Removing problem leaves back to the main stem is also important. If an entire stem is damaged or diseased, cut it back to the nearest healthy growing point or all the way back to the base. It’s best to remove dis­figured leaves and stems as soon as you notice them. Injuries attract insects and encourage dis­eases. Many container plants—such as pelargoniums, also known as annual geraniums (Pelargonium spp. and cvs.)—have a tendency to develop a fungal disease called botrytis on their lower leaves. Don’t be shy about digging deep into plantings to look for problems. Likewise, take a peek under your trailing plants, and remove any brown or tattered foliage.

3. Prune plants back into shape

Two or three times a season, I snip my containers back into shape. Some plants grow more vigorously than others, so I cut aggressive plants back to size to keep my plantings balanced. I have a tendency to overplant, so when I see a pot getting crowded, I remove a stem here or there to be sure the container gets enough air circulation to stay healthy. If you have the oppo­site problem and your planting is not full enough, pruning the tips of a few stems back a bit will encourage them to bush out.

pruning container plant for better shape

Some plants need a total overhaul by midsummer. If a plant appears less productive and attractive overall, I cut all the stems back by as much as half to a leaf node or growing point. The plant is usually up and running again in a couple of weeks. If the idea of cutting the whole plant back intimidates you, do it gradually over three weeks by cutting one-third of the stems back each week. Avoid pruning your plants during the heat of the day, which is stressful for the plant. Prune them, instead, in the morning or evening while the stems are firm yet bendable.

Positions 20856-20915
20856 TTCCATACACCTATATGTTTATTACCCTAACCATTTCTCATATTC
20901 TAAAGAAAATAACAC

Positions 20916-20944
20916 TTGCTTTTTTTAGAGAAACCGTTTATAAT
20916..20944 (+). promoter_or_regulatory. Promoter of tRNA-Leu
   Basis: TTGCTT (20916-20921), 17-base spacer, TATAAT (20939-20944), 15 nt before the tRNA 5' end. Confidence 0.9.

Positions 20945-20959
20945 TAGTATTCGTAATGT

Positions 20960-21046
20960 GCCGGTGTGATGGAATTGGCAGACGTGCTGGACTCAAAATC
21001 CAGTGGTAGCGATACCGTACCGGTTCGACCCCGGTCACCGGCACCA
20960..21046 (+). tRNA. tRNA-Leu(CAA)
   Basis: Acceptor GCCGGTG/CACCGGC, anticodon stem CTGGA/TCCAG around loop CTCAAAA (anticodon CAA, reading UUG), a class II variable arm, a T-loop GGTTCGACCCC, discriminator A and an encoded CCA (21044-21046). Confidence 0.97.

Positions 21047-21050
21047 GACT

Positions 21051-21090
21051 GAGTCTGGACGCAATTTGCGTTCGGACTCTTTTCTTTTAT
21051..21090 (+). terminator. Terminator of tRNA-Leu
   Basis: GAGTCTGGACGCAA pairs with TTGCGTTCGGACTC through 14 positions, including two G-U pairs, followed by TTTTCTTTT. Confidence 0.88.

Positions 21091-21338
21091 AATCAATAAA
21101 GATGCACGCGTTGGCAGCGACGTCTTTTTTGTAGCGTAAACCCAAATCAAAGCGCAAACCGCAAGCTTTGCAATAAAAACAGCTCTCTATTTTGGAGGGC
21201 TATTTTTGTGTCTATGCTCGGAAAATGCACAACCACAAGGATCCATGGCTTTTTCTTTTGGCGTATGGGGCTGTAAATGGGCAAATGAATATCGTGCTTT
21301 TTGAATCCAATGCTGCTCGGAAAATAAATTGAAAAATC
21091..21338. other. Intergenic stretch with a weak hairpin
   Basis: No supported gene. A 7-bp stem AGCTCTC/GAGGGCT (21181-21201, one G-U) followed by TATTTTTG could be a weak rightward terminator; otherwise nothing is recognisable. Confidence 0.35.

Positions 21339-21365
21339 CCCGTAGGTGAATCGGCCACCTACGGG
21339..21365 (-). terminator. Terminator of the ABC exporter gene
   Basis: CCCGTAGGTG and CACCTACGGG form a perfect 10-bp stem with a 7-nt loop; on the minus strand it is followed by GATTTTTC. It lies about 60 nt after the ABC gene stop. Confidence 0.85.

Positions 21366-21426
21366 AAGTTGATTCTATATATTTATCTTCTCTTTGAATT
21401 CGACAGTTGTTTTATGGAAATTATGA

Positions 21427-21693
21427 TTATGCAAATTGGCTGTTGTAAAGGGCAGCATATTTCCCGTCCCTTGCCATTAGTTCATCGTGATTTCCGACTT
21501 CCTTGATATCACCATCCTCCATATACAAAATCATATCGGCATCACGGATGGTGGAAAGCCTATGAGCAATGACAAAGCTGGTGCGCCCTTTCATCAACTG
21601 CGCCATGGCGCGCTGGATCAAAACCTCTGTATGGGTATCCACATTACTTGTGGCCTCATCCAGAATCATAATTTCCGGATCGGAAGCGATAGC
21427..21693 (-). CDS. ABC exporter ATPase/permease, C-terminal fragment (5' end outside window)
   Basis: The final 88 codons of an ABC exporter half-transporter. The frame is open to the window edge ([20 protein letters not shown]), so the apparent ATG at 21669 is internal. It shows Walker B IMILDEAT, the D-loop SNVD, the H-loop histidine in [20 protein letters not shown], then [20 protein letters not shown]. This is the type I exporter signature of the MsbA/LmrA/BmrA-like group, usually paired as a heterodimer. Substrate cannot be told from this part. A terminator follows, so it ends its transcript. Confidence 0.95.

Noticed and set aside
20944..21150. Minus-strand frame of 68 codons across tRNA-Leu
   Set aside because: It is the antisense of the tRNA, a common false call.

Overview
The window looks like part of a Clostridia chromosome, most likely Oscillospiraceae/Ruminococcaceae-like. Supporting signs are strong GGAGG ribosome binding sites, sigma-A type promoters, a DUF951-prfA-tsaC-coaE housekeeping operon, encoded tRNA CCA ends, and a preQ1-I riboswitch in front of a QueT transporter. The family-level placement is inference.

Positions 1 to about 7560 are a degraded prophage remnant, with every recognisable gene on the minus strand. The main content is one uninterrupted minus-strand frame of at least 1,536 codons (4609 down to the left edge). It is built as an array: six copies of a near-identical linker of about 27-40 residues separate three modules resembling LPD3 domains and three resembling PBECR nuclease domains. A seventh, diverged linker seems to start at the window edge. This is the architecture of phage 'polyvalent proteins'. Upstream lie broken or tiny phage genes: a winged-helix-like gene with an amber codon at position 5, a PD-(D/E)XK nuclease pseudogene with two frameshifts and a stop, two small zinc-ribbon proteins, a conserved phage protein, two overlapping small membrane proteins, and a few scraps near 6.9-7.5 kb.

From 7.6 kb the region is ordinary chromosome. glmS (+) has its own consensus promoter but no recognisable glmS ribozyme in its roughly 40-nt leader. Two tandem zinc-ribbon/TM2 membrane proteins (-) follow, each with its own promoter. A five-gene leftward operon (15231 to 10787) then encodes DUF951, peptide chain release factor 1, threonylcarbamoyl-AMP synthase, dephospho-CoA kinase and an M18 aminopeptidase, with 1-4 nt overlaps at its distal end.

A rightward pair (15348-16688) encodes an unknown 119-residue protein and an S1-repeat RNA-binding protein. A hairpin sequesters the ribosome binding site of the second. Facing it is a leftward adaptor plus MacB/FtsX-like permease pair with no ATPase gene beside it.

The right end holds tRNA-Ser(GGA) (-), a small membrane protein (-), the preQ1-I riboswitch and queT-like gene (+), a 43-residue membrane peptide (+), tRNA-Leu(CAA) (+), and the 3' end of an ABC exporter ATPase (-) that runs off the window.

Don’t let watering get you down

terra cotta pot with saucer
Use saucers to save water for later.

a glazed pot, a stone pot, and a terra cotta pot
Choose the right pot.

bottle of schultz watering crystals
Mix in some magic crystals.

Keeping up with watering is one of the most important factors in beautiful containers, but sometimes it seems like it’s a never-ending job. Here are a few things you can do to lessen the load.

Use saucers to save water for later

I often place saucers under containers that are located in hot, sunny locations to help the soil retain moisture longer. The saucers also help when the soil is so dry that water just runs off the surface. By having water sit in the saucer, the overly dry soil has a chance to wick up and absorb the moisture. I avoid placing saucers under pots that are located in shady sites, as they can keep the pots too damp, thus killing the plants. For the same reason, I also remove the saucers during particularly rainy spells.

Choose the right pot

The type of container you use also influences how often you’ll need to water. Terra-cotta pots are porous and tend to dry out quickly, while glazed, plastic, or metal pots hold more moisture.

Mix in some magic crystals

Moisture-retaining soil additives can minimize the need to water. In years with excessive rain or with pots located in shade, however, the soil tends to stay too moist.

Jennifer Benner is an associate editor who earned her degree in horticulture at The Ohio State University.

Photos: Michelle Gervais

From Fine Gardening #116

Previous: How to Repot Container Plants Next: How to Water Beautiful Containers and Gardens
View Comments


  1. rafftar123 06/05/2019

    If you want to restore your delete any file and documents folder in window 10 PC where are recent documents windows 10 finally just one a single click here this site and learn more about.

  2. user-7532987 10/22/2019

    Keeping plants healthy and lush is definitely desire of every individual who keeps them in his house. Through right care and feeding of plants, one can fulfill his desire of owning a beautiful garden in his house. I checked to know the tactics of speech as well as writing it with comfort and ease.

Log in or create an account to post a comment.

Container Gardening

Container Gardening

Trustworthy advice on all aspects of gardening in pots

View Project Guide

View All Project Guides »

Become a member and get unlimited site access, including the Container Gardening Project Guide.

Start Free Trial